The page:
TEACHING KIDS FINANCIAL
One of the many important lessons to teach children is how money works and how to manage it responsibly. You may not realize it, but many of your spending and saving habits most likely come from what you were taught or observed of your own family. A study by TrueCredit.com found that one in five parents of kids between the ages of 4 and 18 have never discussed the basics of money.* Teaching your children financial responsibility will lay the groundwork for a successful financial future.
Cover the basics
It’s never too early to teach children about money; start while they’re young. You can make it fun by using play money to understand the value of various coins and bills. Once they have a basic understanding, take it a step further and act out different transactions. If they want a candy bar that’s $2 and they have a $5 bill, have them figure out how much they should receive in change. Not only does this create a foundation for money management, but it will help them develop basic math skills.
Teach saving vs. spending
As children earn money when they’re young, whether through an allowance or special occasions, teach them the importance of saving. Create your own bank at home and have them split their earnings into containers labeled “Spend” and “Save.” You can take it a step further and designate a third container: “Share” – these funds can be used to donate to a cause of their choice. Together, you can create a plan for them to split a percentage of their earnings into each container. For example, they can contribute 50% to “Save,” 40% to “Spend,” and 10% to “Share.” If your child has been eyeing something to purchase, such as a toy, have them set a goal to save-up for it. Over time, they’ll watch their money grow and will feel accomplished when they have enough to make their own purchase.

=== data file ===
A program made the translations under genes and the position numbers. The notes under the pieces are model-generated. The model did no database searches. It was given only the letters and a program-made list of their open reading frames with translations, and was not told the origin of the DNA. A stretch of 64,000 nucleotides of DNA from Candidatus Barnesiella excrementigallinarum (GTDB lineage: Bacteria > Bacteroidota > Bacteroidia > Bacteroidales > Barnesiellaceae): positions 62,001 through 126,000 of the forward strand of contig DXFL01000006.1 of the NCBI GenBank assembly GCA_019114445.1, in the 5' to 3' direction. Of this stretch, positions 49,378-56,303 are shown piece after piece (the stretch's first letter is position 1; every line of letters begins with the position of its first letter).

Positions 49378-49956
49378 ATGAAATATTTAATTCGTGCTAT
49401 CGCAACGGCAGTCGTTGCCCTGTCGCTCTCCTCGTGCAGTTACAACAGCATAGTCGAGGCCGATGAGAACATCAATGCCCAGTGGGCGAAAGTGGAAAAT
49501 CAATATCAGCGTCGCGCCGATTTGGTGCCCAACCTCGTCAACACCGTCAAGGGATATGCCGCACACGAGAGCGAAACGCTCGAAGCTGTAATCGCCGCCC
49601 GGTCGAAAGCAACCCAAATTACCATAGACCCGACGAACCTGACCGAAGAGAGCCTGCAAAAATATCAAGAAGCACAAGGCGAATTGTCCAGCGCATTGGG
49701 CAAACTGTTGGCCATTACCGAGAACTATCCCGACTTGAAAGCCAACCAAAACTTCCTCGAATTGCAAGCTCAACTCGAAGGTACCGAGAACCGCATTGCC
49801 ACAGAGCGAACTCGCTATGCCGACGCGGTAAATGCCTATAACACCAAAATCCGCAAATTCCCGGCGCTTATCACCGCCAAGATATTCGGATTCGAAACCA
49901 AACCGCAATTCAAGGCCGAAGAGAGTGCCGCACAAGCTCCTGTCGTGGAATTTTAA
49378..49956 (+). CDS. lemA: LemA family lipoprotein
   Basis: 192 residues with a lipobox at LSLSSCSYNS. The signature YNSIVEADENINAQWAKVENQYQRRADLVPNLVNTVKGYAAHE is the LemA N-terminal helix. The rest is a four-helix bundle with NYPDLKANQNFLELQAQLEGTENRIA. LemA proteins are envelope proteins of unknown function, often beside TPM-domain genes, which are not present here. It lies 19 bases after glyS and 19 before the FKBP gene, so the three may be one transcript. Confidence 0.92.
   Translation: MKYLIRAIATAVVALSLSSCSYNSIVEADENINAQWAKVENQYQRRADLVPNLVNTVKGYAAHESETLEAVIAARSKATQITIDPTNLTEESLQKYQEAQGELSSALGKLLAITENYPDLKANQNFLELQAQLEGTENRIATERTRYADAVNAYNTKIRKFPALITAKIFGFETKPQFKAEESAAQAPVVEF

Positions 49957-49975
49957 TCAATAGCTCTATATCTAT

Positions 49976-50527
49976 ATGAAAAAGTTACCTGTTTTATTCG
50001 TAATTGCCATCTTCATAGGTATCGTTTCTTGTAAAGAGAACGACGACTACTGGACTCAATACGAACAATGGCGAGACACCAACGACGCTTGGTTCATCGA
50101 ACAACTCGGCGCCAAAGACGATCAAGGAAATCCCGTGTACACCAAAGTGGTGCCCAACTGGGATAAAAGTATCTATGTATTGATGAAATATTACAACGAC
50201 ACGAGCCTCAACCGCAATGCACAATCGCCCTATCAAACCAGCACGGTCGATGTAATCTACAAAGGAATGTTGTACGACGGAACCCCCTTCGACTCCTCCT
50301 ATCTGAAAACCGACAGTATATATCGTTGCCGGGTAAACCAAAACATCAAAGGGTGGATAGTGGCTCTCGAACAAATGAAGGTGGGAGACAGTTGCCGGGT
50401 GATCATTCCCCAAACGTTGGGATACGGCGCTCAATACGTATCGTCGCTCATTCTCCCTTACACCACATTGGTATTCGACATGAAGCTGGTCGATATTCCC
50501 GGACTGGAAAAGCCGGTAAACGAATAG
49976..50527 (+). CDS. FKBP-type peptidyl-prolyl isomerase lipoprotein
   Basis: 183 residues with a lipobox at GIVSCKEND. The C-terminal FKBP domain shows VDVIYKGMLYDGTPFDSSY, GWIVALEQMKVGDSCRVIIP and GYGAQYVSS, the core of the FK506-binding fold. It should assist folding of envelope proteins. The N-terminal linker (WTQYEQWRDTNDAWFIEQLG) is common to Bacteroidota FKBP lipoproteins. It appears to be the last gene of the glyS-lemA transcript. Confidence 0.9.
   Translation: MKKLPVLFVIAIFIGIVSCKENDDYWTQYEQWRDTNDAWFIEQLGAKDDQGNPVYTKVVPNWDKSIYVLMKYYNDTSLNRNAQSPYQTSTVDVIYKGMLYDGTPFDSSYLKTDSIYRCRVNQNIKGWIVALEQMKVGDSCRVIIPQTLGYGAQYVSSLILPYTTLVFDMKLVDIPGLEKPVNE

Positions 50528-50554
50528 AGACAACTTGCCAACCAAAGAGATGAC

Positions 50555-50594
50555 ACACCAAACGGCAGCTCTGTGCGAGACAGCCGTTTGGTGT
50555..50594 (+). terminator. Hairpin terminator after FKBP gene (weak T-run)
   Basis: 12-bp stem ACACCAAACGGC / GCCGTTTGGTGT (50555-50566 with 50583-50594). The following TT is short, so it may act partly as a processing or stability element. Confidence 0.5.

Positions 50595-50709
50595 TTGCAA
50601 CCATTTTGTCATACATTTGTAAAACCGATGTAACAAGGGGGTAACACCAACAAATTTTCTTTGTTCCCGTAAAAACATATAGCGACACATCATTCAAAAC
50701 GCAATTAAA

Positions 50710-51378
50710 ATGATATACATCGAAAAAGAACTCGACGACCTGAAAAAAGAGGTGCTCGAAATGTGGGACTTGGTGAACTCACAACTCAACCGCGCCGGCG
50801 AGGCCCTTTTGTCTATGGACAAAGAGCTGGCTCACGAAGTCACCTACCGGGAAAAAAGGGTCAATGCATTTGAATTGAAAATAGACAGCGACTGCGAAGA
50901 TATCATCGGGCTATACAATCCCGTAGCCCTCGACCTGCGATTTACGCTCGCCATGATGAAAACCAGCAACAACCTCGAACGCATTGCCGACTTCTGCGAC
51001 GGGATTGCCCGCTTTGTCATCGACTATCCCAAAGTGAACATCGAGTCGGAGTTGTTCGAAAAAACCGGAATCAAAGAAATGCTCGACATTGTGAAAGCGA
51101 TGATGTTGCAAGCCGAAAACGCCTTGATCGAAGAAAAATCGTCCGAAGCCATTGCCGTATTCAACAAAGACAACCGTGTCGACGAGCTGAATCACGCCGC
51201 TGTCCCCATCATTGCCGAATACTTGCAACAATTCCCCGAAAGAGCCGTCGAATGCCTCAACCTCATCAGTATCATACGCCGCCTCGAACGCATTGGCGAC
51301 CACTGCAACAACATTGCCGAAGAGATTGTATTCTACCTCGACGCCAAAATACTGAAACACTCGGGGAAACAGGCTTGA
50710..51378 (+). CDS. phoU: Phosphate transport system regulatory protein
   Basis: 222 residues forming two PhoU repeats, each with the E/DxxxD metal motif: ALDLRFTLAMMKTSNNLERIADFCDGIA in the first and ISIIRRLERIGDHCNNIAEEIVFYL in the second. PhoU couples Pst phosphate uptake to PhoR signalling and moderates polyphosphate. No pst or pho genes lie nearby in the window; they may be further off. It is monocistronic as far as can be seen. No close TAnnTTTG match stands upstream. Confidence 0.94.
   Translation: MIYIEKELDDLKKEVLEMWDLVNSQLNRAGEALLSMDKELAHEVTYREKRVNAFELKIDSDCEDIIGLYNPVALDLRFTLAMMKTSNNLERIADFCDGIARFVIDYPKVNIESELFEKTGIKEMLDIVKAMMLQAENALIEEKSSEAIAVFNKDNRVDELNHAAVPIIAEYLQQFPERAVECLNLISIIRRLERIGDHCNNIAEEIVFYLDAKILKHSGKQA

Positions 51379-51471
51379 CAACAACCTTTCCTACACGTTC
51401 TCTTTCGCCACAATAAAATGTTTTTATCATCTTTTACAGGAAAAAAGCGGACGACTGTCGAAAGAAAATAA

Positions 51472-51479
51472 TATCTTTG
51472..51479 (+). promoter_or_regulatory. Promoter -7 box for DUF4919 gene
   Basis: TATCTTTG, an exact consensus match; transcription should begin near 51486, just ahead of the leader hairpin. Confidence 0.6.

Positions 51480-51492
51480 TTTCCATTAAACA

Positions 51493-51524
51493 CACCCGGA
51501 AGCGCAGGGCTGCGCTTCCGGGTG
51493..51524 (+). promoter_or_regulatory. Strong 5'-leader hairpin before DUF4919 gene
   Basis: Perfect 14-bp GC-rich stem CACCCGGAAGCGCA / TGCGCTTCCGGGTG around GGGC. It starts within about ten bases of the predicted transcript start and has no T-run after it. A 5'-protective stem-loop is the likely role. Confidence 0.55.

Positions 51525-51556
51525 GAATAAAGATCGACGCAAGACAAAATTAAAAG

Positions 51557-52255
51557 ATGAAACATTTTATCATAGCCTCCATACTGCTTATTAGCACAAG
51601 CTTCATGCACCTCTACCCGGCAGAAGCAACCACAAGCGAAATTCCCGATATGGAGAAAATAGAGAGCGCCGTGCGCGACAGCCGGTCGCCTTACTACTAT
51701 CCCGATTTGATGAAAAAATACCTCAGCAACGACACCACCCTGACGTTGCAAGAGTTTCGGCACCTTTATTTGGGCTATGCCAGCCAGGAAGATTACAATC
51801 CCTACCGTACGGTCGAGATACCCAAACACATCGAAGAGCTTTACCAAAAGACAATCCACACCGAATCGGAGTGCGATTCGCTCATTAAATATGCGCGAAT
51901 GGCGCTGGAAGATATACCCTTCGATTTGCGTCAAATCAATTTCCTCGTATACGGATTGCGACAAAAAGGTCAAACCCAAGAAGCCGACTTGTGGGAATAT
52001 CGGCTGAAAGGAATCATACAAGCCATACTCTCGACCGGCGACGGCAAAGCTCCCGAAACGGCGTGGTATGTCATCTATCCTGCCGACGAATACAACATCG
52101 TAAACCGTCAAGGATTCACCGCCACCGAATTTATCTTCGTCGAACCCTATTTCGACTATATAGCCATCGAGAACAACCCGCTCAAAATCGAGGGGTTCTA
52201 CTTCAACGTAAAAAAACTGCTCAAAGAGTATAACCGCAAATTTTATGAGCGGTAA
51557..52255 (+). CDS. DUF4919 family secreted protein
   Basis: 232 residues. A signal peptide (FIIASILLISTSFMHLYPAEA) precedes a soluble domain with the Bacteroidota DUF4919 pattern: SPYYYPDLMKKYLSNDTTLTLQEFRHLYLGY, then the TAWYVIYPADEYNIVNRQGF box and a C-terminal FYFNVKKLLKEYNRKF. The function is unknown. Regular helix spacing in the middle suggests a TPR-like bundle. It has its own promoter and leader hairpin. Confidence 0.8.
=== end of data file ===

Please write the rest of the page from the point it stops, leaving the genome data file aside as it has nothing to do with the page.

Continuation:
As they grow, take them to a financial institution to open their first account; look for accounts without fees, so they don’t need to meet certain minimum balance requirements in the beginning. From there, you can deposit the funds they’ve saved at home. When the time comes, they can also look to open a checking account. That way, they can continue the same process of splitting their earnings amongst these accounts.
No matter their age, include children in purchasing decisions, such as grocery shopping. Ask them to help you organize coupons ahead of time and find the applicable products when in the store. You can also compare prices of similar products from different brands. By teaching them the importance of looking for bargains, they will think twice before paying full-price for an item in the future.
Show them the importance of staying organized with their finances by taking them along when you need to return an item. That way, they’ll see the benefit of keeping a receipt for a period of time after a purchase.
Don’t be afraid to discuss money on a regular basis. Start by going over your household budget - without mentioning specific numbers. Explain the costs that factor into your monthly budget to highlight the importance of spending within your means (i.e. house and car payments, utility bills, insurance, etc.). This mindset will be valuable when they begin taking on expenses of their own. With exposure to these discussions, there will be less mystery surrounding the topic and they will be more comfortable making choices for themselves.
Tip: Use our Budget Planning Worksheet as a guideline when outlining your monthly budget.
Lead by example
The key to successfully teaching your kids financial responsibility is to be a good model of money management. If a child grows up watching their parents struggle financially due to overspending and poor budgeting habits, it could be difficult to inherently practice good money management skills. By witnessing these practices early on, they can avoid making major mistakes in the future. Leading by example will reinforce the skills you’re teaching them, creating habits that will stick with them forever.
In 2014, a study published in Management Science found that one-time financial instruction wears off quickly.** Your child’s financial education should never be limited to a single lesson; continue to teach as they grow. When opportunities arise to create a learning experience, take advantage of it. In the end, you’re helping them lay the groundwork for a successful financial future.